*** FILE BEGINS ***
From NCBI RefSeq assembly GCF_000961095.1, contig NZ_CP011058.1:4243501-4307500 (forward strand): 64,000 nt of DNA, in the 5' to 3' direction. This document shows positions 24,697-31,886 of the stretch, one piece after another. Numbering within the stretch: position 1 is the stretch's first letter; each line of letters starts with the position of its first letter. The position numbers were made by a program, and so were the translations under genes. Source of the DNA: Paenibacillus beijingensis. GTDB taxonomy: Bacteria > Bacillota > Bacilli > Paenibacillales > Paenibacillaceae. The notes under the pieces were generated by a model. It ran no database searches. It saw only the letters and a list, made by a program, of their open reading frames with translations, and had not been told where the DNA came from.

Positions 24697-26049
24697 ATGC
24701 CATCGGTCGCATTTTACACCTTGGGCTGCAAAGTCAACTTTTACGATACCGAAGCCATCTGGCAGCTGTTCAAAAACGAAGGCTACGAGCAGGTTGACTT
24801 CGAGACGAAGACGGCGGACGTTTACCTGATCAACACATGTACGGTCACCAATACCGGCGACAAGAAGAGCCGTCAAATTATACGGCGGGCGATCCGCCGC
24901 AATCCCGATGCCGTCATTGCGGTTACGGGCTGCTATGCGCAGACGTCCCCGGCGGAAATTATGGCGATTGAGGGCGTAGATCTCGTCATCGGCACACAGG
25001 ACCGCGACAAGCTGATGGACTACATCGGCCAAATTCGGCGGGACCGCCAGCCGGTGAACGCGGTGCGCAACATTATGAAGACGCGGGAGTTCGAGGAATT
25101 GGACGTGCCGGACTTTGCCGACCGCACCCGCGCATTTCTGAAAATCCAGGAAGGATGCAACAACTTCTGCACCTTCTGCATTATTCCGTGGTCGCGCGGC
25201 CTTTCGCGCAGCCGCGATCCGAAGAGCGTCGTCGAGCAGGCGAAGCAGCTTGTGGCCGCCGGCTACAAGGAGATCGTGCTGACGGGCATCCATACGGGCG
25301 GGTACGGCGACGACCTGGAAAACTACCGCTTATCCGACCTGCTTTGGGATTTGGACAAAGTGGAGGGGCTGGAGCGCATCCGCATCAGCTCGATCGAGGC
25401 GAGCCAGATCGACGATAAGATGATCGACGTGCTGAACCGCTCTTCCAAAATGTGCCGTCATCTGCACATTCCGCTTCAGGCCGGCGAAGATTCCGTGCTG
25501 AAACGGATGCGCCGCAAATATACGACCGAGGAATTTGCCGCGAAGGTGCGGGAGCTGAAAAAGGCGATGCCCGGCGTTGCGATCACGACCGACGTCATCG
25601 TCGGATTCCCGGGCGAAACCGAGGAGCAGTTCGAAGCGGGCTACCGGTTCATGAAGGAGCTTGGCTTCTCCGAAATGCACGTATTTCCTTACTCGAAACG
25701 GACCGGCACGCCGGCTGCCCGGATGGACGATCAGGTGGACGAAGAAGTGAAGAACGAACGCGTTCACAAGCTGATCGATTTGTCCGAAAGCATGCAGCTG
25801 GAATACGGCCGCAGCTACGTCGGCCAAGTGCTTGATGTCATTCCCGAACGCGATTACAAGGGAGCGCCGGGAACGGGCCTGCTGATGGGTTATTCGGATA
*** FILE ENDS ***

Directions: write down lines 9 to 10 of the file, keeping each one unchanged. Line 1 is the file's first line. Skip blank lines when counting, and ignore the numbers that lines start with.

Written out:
25201 CTTTCGCGCAGCCGCGATCCGAAGAGCGTCGTCGAGCAGGCGAAGCAGCTTGTGGCCGCCGGCTACAAGGAGATCGTGCTGACGGGCATCCATACGGGCG
25301 GGTACGGCGACGACCTGGAAAACTACCGCTTATCCGACCTGCTTTGGGATTTGGACAAAGTGGAGGGGCTGGAGCGCATCCGCATCAGCTCGATCGAGGC